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Fidel's Finale?

When Cuba's dictator was sidelined by illness, Castro's younger brother assumed power. What, if anything, will change?

By Ginger Thompson

Fidel Castro's determination to keep control of Cuba's government is legendary. Two years ago, he refused general anesthesia for surgery to repair a broken knee. Anesthetized from the waist down, Castro remained awake for the three-hour operation. His chief of staff stayed at his side, Castro later said, so they "could attend to numerous important issues." So when it was announced in July that an ailing Castro would temporarily relinquish power to his brother Raul, Cubans—and the world—paid close attention.

The official story was that Castro, Cuba's leader for 47 years, was having intestinal surgery. But the secrecy surrounding his illness led many to think that Castro was dead. Cuban-Americans celebrated in Miami, and Washington feared mass migrations—Cubans trying to flee to the U.S., and Cuban-Americans trying to return home. Cuba watchers wondered if there would be a revolution or a military coup, and Raul Castro mobilized Cuba's armed forces, in case, he said, of an invasion by the U.S.

But Cuba—an island nation of 11 million people, just 90 miles from Florida—has so far remained calm. Instead of intervening, the Bush administration has called on Cubans to take their future into their own hands. There has been no upheaval within the Cuban government; it appears that the political system may not change much, at least for now.

Raul Castro says that his brother, who turned 80 in August, is recuperating. If Fidel dies, however, Cuba's stability may be at higher risk.

Soviet Ally

Fidel Castro came to power in 1959, when he and a band of guerrillas overthrew Cuba's previous dictator, Fulgencio Batista. In 1961, Castro allied Cuba with the Soviet Union, and the U.S. imposed a full trade embargo against Cuba, which is still in effect. That same year, Cuban exiles backed by the U.S. landed at the Bay of Pigs in a doomed attempt to overthrow Castro. In 1962, the Cuban Missile Crisis—during which Soviet missiles were deployed in Cuba—brought the U.S. and the Soviet Union to the brink of nuclear war.

Soviet aid kept Cuba's economy afloat until the early 1990s, when the Soviet Union collapsed and Cuba went into an economic free fall. While Castro has been credited for some progress in areas like education and health care, in recent years he has intensified the government's repressive policies, and human rights are routinely violated.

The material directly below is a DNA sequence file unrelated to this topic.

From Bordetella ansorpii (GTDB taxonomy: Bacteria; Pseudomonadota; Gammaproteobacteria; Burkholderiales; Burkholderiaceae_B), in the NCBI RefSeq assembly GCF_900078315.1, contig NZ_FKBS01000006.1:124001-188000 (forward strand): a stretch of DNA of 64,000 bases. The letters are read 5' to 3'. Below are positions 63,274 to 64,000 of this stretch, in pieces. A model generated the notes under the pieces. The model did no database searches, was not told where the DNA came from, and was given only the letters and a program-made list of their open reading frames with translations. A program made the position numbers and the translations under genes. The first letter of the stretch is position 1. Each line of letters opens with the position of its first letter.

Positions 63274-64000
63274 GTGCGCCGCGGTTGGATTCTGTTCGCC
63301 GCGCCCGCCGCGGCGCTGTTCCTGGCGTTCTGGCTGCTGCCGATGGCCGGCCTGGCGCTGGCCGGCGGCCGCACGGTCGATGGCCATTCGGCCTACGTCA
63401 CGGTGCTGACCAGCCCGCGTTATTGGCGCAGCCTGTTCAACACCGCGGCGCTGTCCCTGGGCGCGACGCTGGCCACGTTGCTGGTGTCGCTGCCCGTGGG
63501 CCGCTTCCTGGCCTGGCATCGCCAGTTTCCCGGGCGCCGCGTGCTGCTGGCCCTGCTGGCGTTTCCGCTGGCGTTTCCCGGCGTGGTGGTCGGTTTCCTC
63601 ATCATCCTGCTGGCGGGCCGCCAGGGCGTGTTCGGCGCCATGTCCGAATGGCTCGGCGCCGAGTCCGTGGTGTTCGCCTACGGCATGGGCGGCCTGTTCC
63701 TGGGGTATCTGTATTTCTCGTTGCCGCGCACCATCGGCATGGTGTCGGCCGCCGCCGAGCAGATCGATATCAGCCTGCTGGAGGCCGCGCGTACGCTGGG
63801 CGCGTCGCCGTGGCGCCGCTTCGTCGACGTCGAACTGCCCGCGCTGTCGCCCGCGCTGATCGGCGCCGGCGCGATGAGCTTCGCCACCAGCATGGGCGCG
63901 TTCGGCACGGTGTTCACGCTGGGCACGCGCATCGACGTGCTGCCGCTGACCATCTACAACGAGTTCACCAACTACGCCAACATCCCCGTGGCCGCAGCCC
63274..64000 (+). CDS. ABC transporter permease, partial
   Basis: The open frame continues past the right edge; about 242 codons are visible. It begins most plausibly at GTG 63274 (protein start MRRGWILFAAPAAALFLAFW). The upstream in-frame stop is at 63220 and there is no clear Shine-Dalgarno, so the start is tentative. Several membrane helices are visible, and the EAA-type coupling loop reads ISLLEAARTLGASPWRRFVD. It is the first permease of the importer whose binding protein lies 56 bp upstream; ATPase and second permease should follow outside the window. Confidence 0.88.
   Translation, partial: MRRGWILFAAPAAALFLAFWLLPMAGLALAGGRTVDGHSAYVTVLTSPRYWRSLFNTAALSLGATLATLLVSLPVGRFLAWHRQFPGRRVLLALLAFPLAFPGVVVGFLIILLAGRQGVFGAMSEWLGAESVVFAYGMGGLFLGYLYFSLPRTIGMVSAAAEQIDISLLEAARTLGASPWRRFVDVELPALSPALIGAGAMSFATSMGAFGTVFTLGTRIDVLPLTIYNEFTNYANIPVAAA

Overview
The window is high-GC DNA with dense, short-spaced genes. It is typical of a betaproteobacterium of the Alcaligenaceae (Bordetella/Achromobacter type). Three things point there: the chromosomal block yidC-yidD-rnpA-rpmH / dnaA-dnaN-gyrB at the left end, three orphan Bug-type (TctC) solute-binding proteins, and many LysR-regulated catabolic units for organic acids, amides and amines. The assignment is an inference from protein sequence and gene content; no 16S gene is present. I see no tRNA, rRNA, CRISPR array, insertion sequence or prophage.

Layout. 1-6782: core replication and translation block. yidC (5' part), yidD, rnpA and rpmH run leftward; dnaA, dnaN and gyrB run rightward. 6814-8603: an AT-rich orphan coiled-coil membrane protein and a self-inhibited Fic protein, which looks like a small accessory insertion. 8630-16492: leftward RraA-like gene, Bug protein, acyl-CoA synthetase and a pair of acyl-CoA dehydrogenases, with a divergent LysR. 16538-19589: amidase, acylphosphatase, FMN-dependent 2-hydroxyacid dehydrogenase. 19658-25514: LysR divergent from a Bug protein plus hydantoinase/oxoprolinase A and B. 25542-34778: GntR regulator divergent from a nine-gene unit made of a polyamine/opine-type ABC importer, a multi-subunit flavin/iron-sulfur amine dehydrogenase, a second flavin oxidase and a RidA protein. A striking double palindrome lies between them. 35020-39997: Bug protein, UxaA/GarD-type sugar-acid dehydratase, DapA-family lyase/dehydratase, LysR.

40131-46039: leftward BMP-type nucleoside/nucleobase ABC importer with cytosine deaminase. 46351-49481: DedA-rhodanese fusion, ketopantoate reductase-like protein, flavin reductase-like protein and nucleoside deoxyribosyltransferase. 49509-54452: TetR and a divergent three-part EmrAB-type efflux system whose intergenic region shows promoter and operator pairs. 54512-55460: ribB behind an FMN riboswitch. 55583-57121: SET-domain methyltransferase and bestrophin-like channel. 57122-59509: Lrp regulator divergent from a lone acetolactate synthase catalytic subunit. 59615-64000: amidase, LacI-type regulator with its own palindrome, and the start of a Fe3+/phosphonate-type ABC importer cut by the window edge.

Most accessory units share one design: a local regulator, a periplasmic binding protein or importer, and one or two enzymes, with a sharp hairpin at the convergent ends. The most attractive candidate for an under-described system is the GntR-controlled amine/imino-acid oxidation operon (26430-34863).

News that Castro was even temporarily out of commission triggered mixed emotions in Cuban-American communities. Those who fled Cuba after the revolution have long dreamed of returning. But nearly half a century has gone by; it would be difficult for families to pack up and move to an island their children have never known.

Reynaldo Ulloa, 19, a student at Miami-Dade College, says his father wants to return to Cuba but he has little interest in moving there himself.

"Maybe Fidel is going down, but you never know who's going to take over," says Ulloa. "We live a pretty good life here."

Raul Castro, 75, has led Cuba's military since the revolution. While he lacks Fidel's charisma and political skill, he may have fewer worries about Cuba's economy. Venezuelan President Hugo Chavez is using his country's oil revenue to prop up the Castro regime, much as the Soviets did, and counter Bush-administration policy in Latin America. Some experts say that Raul might be willing to open up Cuba's economy the way China's and Vietnam's leaders did: allowing some movement toward a free market while the Communist Party maintains strict political control.

Watching & Waiting

Tensions between Castro and the U.S. have lasted through 10 presidencies. Today, the Bush administration says it has plans ready to assist pro-democracy groups in Cuba.

Whether or not Castro fully recuperates, he is unlikely to lead Cuba again with the same intensity as before.

"At a minimum, from now forward, Raul is going to be a senior partner," says Brian Latell, a former Cuba analyst with the C.I.A. "Raul will be calling a lot of the shots, but with a great deal of respect and deference for Fidel."